Bite Marks #43

2017.Jul.19 Wednesday · 0 comments

in Restaurants

A hodge-podge of cuisines!

Till Bistro, Marcelo T. de Alvear 2321, Recoleta – Cute little place that I’ve walked by many a time, and heard reasonably good things about. A friend who’d been a couple of times invited me to lunch, so, why not? Friendly service, albeit not overly attentive, though much of that seemed to be that there was only one waitress in the room, and once it filled up, she was busy!

My friend ordered up a fillet of fish, merluza, or hake, kind of smothered in this ostensibly saffron tinged sauce of finely diced vegetables. At least based on a quick taste, that wasn’t saffron, and hake is kind of the bottom of the barrel fish here, though it’s quite popular, mostly because it’s inexpensive. Still, it was cooked properly, and a nice, lighter dish, that my friend enjoyed thoroughly.

I went with one of their sandwich selections – actually, it was while I was back doing my series of Sandwich Hunts that I first heard about this place. I decided to go with their Gran Uruguayo, a take on the classic Chivito Uruguayo, a sort of Dagwood takes on the steak sandwich. Here, it’s served stuffed in a pita bread. It’s not bad as these things go – it’s got steak and ham and cheese and egg and lettuce and tomato and olives, it just doesn’t have a lot of them, because, hey, it’s stuffed in a pita bread. And, it has no moisture – in the sense of no condiments, though I did get the waitress to bring some mayo to the table.

Overall, nice atmosphere, good if slightly overwhelmed service, and okay food. It is a bit pricey for what you get – the sandwich alone rang in at 215 pesos with nothing accompanying it, and the fish was 195 pesos.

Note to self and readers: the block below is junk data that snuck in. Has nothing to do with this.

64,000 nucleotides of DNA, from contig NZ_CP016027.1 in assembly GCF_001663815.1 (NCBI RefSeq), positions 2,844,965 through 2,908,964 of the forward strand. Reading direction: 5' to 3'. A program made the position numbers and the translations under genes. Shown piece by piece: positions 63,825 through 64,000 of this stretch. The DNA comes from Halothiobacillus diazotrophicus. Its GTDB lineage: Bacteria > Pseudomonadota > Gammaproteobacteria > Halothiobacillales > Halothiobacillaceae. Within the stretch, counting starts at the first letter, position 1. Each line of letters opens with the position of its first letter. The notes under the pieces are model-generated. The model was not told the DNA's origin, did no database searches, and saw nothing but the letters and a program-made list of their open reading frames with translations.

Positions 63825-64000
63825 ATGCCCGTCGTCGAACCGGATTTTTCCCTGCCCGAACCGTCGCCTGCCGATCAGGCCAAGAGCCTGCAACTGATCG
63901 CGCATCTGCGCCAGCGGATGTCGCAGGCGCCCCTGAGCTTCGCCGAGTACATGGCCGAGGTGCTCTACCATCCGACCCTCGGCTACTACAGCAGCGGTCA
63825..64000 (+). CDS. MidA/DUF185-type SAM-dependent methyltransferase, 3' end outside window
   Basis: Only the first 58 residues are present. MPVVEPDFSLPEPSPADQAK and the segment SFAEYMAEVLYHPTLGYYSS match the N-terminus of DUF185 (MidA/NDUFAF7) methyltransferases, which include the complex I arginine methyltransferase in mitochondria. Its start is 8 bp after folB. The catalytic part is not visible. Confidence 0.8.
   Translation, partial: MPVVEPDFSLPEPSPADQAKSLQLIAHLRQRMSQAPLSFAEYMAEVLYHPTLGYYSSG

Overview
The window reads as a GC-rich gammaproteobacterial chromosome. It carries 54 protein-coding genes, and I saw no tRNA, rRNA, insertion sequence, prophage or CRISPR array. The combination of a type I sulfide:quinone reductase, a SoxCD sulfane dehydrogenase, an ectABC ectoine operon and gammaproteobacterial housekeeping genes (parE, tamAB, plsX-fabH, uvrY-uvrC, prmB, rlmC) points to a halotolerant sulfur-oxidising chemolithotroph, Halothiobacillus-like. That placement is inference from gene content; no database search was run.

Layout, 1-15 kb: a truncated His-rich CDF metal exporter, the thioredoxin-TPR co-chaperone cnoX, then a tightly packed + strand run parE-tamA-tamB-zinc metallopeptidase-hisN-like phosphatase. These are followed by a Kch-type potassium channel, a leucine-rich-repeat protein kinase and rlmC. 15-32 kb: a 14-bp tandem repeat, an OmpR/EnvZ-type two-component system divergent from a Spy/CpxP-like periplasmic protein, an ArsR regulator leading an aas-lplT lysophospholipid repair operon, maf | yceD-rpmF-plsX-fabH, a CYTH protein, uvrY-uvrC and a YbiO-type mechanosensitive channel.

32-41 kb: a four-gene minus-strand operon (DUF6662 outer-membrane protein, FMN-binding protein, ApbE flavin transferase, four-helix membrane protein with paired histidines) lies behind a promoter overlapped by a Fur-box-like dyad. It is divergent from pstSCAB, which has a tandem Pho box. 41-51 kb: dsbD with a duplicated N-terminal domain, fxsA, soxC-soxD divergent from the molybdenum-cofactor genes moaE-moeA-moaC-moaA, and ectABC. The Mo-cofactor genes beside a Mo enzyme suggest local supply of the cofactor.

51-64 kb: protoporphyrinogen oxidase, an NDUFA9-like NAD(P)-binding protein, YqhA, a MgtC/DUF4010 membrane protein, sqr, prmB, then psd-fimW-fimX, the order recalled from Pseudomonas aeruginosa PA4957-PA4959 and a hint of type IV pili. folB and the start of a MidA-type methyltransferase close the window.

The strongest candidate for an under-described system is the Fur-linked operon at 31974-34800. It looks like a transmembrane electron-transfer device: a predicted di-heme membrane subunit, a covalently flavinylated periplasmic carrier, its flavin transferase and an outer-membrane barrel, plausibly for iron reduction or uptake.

Byggvir, Laprida 1805, Recoleta – one of a spate of new craft beer bars that are springing up all over Recoleta, now that the trend has spread this way. Taking over the space that was a casual café, Apunto, the place still feels more like a café than a beer bar. And, in fact, as it opens up before noon, throughout much of the day, it functions as a café more than anything else. (The name means “abides” in Icelandic, which seems an odd choice for the name of, well, anything.)

Five craft beers from Zeppelin, which is located out in Mataderos here in the city. On my first visit I tried the porter, which, while it had great flavor, also felt really high in alcohol, with a noticeable alcohol burn at the end. I haven’t been able to find out more info about the line to see if it is actually a higher alcohol beer. 70 pesos a pint.

Most of the menu is burgers and pizzas, and café sort of stuff, but they also have a couple of empanadas, and a Patagonian lamb one sounded like a good snack with a beer. Delicious, and I like the tangy sour cream (maybe a touch of blue cheese in it?) and salsa criolla accompanying it. For 35 pesos, you ought to get something to accompany a single empanada, lamb or not. Worth a return visit, and close to home, beer available prior to the more typical 7pm, and not having that cattle call beer bar atmosphere!


Centro Cultural Matienzo, Pringles 1249, Villa Crespo – Not really a restaurant or a full on bar, but a nice “terrace” bar on the upper floor of the cultural center. We were there for a play that turned out to be an excruciating family drama of the sort that borders on performance art. Thankfully it only lasted about an hour and a quarter – there was no escaping, as the audience entered from behind the stage, which meant the only way out would have been to cross the stage. We waited it out – actually, Henry thought it wasn’t bad, if a bit stupid. Either way, prior to the play…